Some justices worried that Lin’s own test, requiring a permit only when a point source directly conveys pollutants to the navigable waters, would allow unacceptable evasions of the permitting system. Justice Stephen Breyer observed that this test would offer “an absolute road map for people who want to avoid the point source regulation”; “just cut off … the pipes or whatever, five feet from the ocean,” he suggested, and no permit would be required. He suggested that perhaps a test that asked whether a discharge was “the functional equivalent of a direct discharge” would work better. Chief Justice John Roberts noted that under the government’s categorical exclusion for discharges into groundwater, “any little bit of groundwater” between a point source and navigable water – even “two inches” – would break the causal chain required for a permit. Justice Elena Kagan suggested that the message to dischargers implied by the government’s position was simply to “put your pipe underground” and thereby avoid having to apply for a permit.
David Henkin, arguing for the environmental groups, faced judicial anxiety from the other direction. The justices tried to find a limiting principle for the groups’ traceability test that would avoid ensnaring a great many small sources in the Clean Water Act’s permitting program. Here, the nightmare example for the justices was, as Justice Samuel Alito put it, “the ordinary family out in the country that has a septic tank” but not “a lot of money,” and therefore uses a “cheap” but “shoddy” installer for the tank. Alito – along with Roberts, Breyer, Kavanaugh and Justice Neil Gorsuch – expressed deep concern about the plight of this hypothetical landowner whose septic-tank contents might find their way into a navigable water, and seemed to find little comfort in the environmental groups’ traceability and proximate-cause tests.
Roberts dismissed traceability as a “technological issue,” dependent on the sophistication of tracing instruments and not “a significant limitation” on the permitting requirement. He panned the groups’ other limitation on permitting – proximate cause – as “notoriously manipulable.” He wondered aloud what Breyer’s alternative test of functional equivalence meant. Gorsuch observed that “water runs downhill, and gravity tends to work its wonders with water,” so that it is foreseeable that pollution from a septic tank will “wind up in the waters of the United States.” Breyer piled on, saying “virtually every little drop of rain that falls finds its way to the sea” and that scientists are “geniuses” who “can trace all kinds of things.” He conceded that this was an overstatement – “but not by too much.” Kavanaugh added “a massive increase in the permitting program,” the availability of citizen suits and “transforming the federal/state balance” to the list of contextual factors that might help illuminate the question posed by the text of the statute.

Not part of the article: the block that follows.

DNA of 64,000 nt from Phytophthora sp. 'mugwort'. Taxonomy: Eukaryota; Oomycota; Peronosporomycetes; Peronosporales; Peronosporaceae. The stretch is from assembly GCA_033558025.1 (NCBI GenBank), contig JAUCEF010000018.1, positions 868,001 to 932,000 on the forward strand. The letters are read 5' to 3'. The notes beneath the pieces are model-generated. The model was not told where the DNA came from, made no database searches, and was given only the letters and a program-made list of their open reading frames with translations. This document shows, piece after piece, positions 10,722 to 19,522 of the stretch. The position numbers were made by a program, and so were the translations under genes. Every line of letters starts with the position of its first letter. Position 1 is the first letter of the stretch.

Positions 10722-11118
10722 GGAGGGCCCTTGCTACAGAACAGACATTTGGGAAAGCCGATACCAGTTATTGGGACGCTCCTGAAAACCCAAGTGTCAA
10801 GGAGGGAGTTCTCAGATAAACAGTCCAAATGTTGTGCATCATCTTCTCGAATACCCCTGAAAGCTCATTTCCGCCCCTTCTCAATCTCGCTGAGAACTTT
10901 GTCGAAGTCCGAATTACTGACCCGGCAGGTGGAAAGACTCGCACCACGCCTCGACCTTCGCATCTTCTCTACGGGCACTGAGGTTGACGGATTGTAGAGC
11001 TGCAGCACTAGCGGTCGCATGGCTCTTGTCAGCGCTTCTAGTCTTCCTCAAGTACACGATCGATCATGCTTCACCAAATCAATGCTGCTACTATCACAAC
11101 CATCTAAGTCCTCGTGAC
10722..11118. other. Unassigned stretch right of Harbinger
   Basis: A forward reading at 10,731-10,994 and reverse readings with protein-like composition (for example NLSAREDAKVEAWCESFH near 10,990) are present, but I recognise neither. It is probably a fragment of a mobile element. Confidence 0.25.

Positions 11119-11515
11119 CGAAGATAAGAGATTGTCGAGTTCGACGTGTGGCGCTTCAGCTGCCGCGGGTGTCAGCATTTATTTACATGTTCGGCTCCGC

Henkin strove mightily to return the case and the permitting program to the actual facts involved: a large wastewater treatment plant that daily adds millions of gallons of treated sewage to the Pacific Ocean and a permitting requirement that, so far as Henkin could recall, has never been invoked in a citizen suit against an individual septic-tank owner.
Yesterday, however, the hypotheticals – septic tanks, toilets, single-family homes, and sawed-off pipes – were what captured the justices’ attention.